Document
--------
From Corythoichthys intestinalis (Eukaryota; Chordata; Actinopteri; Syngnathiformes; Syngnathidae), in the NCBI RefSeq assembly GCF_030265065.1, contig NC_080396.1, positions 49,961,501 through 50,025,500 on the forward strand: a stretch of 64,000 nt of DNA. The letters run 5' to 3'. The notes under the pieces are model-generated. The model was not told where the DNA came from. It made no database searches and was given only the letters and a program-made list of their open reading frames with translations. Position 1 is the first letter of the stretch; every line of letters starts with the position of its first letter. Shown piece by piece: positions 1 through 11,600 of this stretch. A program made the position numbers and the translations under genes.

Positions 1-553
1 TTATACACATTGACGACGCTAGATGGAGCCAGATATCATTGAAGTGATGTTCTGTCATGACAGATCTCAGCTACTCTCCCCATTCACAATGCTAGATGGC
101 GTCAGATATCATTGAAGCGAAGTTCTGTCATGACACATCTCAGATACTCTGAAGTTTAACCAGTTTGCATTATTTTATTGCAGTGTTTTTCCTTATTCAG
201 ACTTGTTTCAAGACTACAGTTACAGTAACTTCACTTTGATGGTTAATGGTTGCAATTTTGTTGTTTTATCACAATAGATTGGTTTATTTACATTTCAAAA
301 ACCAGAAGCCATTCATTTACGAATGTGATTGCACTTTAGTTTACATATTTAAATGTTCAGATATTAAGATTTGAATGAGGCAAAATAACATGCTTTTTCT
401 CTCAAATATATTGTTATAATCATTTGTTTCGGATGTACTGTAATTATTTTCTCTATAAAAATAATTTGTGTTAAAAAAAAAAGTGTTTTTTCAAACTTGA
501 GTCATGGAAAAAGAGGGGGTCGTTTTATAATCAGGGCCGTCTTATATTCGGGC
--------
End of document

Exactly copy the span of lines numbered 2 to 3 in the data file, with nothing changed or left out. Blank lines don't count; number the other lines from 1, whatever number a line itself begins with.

Positions 1-553
1 TTATACACATTGACGACGCTAGATGGAGCCAGATATCATTGAAGTGATGTTCTGTCATGACAGATCTCAGCTACTCTCCCCATTCACAATGCTAGATGGC